Parkinson’s Patients on Dopamine Replacement Therapy Should Be Monitored for Psychosis, Study Suggests

Iqra Mumal, MSc avatar

by Iqra Mumal, MSc |

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Psychosis is an important marker for impaired volition (the act of making a conscious choice) in people with Parkinson’s disease who are treated with dopamine replacement therapy, a new study shows.

The study, titled “Markers of impaired motor and cognitive volition in Parkinson’s disease: Correlates of dopamine dysregulation syndrome, impulse control disorder, and dyskinesias,” was published in the journal Parkinsonism and Related Disorders.

Parkinson’s disease is characterized by progressive deterioration of both motor and cognitive function, which is often treated with dopamine replacement therapy. Dopamine is a neurotransmitter that helps regulate movement as well as emotional responses. While dopamine therapy can help alleviate most motor symptoms, it can be complicated by a variety of adverse events, and half of Parkinson’s patients develop dyskinesias (involuntary muscle movement) within six years of starting treatment.

Dopamine medication can also lead to a range of cognitive abnormalities, including two specific behaviors — abuse of dopamine medication, known as dopamine dysregulation syndrome (DDS) and impulse control disorder (ICD). ICD includes behaviors such as excessive gambling or shopping, hypersexuality, and kleptomania.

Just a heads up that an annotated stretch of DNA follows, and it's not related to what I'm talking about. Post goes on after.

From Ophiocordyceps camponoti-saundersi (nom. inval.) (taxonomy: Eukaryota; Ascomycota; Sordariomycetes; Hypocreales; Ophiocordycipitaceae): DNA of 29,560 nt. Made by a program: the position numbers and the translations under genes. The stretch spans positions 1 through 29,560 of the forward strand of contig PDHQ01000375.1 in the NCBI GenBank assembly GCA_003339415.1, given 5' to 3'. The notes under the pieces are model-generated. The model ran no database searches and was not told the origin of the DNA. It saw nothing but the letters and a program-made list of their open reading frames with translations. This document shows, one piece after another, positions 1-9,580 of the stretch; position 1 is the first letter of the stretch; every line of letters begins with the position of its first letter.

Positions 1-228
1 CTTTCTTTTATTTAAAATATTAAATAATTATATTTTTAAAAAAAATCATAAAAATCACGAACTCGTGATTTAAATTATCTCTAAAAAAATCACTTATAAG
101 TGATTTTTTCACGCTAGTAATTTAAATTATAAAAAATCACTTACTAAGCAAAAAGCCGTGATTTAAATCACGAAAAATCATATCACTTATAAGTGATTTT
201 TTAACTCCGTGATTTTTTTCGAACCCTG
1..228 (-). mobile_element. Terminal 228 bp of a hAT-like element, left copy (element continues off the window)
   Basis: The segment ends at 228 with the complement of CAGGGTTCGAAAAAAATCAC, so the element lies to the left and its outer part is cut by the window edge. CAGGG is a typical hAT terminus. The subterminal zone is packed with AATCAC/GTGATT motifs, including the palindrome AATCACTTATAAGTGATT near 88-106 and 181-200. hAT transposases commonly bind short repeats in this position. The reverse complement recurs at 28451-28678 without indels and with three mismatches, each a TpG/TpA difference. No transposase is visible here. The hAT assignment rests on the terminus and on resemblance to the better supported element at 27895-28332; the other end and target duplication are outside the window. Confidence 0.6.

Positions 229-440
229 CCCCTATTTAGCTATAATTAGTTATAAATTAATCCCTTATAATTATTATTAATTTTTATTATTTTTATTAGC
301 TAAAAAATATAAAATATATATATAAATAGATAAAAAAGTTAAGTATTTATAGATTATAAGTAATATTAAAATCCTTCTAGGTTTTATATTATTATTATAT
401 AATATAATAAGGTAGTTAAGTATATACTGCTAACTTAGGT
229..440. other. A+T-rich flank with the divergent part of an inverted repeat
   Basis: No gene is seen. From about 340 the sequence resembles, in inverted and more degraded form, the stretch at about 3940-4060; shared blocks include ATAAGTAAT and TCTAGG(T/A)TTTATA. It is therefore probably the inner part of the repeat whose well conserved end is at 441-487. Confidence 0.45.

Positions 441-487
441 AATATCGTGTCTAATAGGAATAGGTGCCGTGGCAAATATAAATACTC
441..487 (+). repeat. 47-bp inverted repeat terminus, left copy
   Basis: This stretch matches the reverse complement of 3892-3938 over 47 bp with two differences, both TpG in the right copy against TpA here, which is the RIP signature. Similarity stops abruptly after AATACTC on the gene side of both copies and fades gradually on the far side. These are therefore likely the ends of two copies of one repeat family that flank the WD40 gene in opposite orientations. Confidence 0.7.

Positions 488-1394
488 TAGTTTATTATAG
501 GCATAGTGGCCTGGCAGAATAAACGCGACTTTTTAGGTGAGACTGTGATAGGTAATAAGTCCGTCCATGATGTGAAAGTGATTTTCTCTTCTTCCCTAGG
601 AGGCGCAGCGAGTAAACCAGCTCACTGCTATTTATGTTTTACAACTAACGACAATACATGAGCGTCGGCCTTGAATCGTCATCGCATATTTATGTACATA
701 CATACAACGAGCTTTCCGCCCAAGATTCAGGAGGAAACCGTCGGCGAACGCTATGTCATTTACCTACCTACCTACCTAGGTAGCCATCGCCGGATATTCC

There appears to be a conceptual similarity between behavioral disorders such as ICD and DDS and movement disorders such as dyskinesias: They are both a result of impaired volition, referring to the power to use one’s own will. While behavioral disorders are an impairment of cognitive volition, dyskinesia is an impairment of motor volition.

As these two disorders may theoretically share similar pathways, researchers hypothesized that dyskinesias may share similar markers with DDS and ICD, which would lend credence to the hypothesis that they have shared mechanisms.

That led researchers to perform a risk factor analysis for potential neuropsychiatric and/or motor markers of dyskinesias and DDS/ICD in a large cohort of patients with Parkinson’s disease.

Among the 654 patients studied, the DDS/ICD symptoms and dyskinesias were assessed using the Movement Disorders Society (revised) Unified Parkinson’s Disease Rating Scale. Researchers then picked potential associated variables and identified factors that were associated with DDS/ICD and/or dyskinesias.

Results showed that psychosis was found to be independently associated with cases of both dyskinesia and DDS/ICD.

Furthermore, other factors, including unpredictable motor fluctuations and depression, were independently associated with DDS/ICD, while the female gender, low tremor score, and high akinesia-rigidity score were associated with dyskinesia.

These results suggest that psychosis may be an important marker of impaired volition across both motor and cognitive domains.

“We suggest that clinicians ensure that patients who have begun to experience motor fluctuations are counseled on the addictive properties of dopaminergic medications and their potential for adverse behavioral effects,” the authors wrote.

“Similarly, dyskinesias should prompt evaluation for changes in neuropsychiatric status,” they added.